1. Seeking a low-cost, renewable, and biodegradable alternative material can fundamentally alleviate the shortage of wood resources. Besides bamboo, several biomass materials are considered as potential materials for manufacturing DCs, e.g., straw, wheat, rice hull, waste paper, etc. To transition toward a more sustainable society based on a circular economy, bio-waste will become the most promising alternative in future research.
  2. As China lacks a complete garbage collection system, it is helpful for the government to formulate reasonable policies by drawing lessons from developed regions that have effective polices for dealing with the same problems. The principles of ‘‘users pay’’ and ‘‘polluters pay’’ have been shown to effectively reduce waste from the production stage by charging fees according to the quantity of waste produced.
  3. It can be foreseen that various reward policies will be implemented in the near future, such as ‘Recycling Convenience Stores’ and ‘Takeaway subsidies’, which has a good influence on stimulating the enthusiasm of individuals for recycling disposable tableware.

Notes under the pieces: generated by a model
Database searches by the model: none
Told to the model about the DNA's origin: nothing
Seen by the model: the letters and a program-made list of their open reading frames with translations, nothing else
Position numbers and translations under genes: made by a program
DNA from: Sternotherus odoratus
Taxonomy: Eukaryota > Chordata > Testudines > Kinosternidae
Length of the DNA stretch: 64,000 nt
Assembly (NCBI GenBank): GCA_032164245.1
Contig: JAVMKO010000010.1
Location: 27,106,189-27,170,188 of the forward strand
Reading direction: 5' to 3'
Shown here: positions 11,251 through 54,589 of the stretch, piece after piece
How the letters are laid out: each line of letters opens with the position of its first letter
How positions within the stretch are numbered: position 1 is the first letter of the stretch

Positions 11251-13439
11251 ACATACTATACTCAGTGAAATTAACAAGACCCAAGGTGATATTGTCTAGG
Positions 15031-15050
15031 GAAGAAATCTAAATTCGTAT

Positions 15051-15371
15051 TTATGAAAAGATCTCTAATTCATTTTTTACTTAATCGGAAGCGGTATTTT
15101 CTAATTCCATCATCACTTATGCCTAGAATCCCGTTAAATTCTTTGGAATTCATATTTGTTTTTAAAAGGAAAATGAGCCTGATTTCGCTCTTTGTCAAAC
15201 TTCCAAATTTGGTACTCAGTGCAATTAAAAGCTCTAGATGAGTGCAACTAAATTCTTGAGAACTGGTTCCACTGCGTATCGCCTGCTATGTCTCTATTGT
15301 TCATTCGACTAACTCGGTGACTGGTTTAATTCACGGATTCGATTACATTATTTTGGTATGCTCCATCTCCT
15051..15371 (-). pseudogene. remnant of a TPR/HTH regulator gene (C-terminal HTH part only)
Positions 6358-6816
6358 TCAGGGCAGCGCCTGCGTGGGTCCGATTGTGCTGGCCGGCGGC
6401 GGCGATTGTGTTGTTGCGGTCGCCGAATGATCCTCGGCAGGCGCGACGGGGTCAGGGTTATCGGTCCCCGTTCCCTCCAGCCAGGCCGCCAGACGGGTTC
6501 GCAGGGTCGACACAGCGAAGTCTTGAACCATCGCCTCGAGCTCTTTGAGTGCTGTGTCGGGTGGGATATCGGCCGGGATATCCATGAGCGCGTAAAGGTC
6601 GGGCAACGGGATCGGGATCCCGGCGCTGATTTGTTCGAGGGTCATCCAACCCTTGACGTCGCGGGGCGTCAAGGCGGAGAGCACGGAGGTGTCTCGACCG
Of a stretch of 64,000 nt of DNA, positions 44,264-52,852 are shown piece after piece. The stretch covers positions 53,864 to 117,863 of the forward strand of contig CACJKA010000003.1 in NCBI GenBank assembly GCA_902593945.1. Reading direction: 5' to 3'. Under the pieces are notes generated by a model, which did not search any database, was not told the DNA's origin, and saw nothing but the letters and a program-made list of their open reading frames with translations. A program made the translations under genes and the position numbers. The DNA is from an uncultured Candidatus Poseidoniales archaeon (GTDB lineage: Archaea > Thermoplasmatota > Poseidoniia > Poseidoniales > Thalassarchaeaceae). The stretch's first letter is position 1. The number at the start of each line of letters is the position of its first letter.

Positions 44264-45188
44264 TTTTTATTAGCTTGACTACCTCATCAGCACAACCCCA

4. The location of recycling points still requires a large amount of data for testing and simulation, as unreasonable collection points may cause negative effects. Due to the large number of restaurants in China, it is unrealistic to set up recycling points in each restaurant. However, even if multiple restaurants share the same recycling point, the new recycling points still increase the workload and cost of garbage collection, i.e., the newly added recycling line increases the fuel consumption of the garbage collection truck. This leads to an increase in the emission of air pollutants, e.g., NOx and particulates.


The authors are grateful the support of the Joint Research program of the Sino-foreign Cooperation in Running Schools of Jiangsu Province, China.


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Article submitted: August 2, 2021; Peer review completed: September 28, 2021; Revised version received and accepted: October 14, 2021; Published: October 21, 2021.

DOI: 10.15376/biores.16.4.Fu